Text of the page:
This post was developed from a virtual panel conversation that took place at the Modern Language Association 2022 meeting in January, organized by the MLA Publications Committee. Over the next week, the Elephant will publish one post per day from each of the six interlocutors on the themes of Change, Generations, Experiments, Open, Fit, and Labor. As always, readers are invited to continue the conversation in the comments. –Eds.
Jennifer Crewe, associate provost and director, Columbia University Press
As long as I have been in scholarly publishing—and that’s a long time—one thing has always been true: change is constant. Here are just some of the changes in the marketplace over the past couple of decades:
Ever-reducing library funds for individual monographs. This has actually been a slow, gradual erosion as research libraries have moved funds away from purchasing low-use monographs and toward subscription ebook platforms, as well as participating in consortia to provide monographs to their clients;
The introduction of the Kindle (15 years ago) and the subsequent meteoric rise of ebook sales, which, after reaching a plateau, briefly rose again during the 2020–2021 pandemic lockdown and have now settled in at about 20% of the scholarly book market overall, at least for Columbia;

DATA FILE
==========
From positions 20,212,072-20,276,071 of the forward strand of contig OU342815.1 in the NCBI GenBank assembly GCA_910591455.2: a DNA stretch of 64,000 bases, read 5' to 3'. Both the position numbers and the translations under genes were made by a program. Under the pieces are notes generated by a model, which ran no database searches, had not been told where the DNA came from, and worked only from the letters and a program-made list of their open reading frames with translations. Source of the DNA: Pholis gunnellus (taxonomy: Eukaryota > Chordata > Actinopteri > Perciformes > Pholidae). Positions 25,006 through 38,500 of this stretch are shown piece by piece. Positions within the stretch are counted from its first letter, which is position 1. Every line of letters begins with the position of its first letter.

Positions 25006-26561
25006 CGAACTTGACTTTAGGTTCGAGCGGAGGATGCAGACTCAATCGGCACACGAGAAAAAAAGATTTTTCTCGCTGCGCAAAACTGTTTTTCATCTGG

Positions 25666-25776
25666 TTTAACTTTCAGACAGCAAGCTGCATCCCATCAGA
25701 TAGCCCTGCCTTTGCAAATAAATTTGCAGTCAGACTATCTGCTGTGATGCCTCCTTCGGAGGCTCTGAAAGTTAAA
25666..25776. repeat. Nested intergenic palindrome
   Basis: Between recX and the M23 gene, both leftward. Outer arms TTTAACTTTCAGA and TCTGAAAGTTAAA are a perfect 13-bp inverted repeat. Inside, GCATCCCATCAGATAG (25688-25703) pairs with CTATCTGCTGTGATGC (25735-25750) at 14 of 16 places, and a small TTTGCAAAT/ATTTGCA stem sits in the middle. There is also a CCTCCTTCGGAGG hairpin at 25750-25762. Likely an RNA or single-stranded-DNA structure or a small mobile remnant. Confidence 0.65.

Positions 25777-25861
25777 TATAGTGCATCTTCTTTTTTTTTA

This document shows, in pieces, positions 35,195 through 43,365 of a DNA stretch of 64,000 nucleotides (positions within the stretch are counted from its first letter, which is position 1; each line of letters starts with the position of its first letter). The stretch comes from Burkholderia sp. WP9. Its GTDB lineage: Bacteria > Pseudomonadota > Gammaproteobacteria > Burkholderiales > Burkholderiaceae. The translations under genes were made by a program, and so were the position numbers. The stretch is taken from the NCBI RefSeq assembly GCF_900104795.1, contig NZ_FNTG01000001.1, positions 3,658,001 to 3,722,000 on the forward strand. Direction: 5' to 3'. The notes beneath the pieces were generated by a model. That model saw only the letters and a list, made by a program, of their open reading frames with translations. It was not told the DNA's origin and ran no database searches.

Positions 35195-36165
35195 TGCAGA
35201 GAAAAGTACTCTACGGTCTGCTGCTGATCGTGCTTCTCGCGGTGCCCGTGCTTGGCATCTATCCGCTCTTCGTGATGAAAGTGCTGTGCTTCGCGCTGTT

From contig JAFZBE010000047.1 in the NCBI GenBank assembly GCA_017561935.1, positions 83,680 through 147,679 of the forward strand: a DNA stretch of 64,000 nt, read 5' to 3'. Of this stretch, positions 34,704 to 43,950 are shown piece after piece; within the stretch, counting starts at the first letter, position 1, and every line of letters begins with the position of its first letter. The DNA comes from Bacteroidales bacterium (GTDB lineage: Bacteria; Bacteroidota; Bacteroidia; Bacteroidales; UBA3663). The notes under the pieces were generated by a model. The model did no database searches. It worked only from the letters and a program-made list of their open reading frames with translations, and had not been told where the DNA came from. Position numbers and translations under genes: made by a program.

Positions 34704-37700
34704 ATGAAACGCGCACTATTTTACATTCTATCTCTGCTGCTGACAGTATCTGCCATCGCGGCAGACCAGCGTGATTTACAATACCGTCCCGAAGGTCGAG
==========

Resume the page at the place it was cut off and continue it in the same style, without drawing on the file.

The exponential growth in audio books—sales are increasing by 25% each year (see the Elephant’s post on audio books). I should say here that so far audio books are aimed at general interest readers rather than the scholarly market, but recent AI technology, with amazingly realistic voices, cuts the recording costs way down and may pave the way for more scholarship to be read this way;
Reduced attention spans for serious books, the result of social media and other competition for “eyeballs”;
The rise of Amazon as the dominant bookseller (it now constitutes about 50% of our sales at Columbia) and the subsequent closing of independent stores; and
Recent enormous changes in the printing and paper industries.
These changes and others like them have always generated cries about a new intractable crisis in the industry. People regularly predict that books will die. But change has also always sparked innovation, publishers have always risen to whatever new challenge they face, and readers keep reading our books.
Recently, the pace of change has been nothing short of amazing. The pandemic caused major turmoil when bookstores closed abruptly and canceled all new orders with publishers in the spring of 2020. We had to pivot on a dime to re-think our usual methods of promoting our books—we took resources out of print advertising and print catalogs and put them into social media and online catalogs for reviewers and booksellers to peruse. We had to forego conference exhibits and reach readers in other ways. We discovered, as did many workers in many industries, that we could be just as productive, if not more productive, working from home (see the Elephant’s post on remote work), and we know we will take certain cost savings that were forced upon us and make them permanent.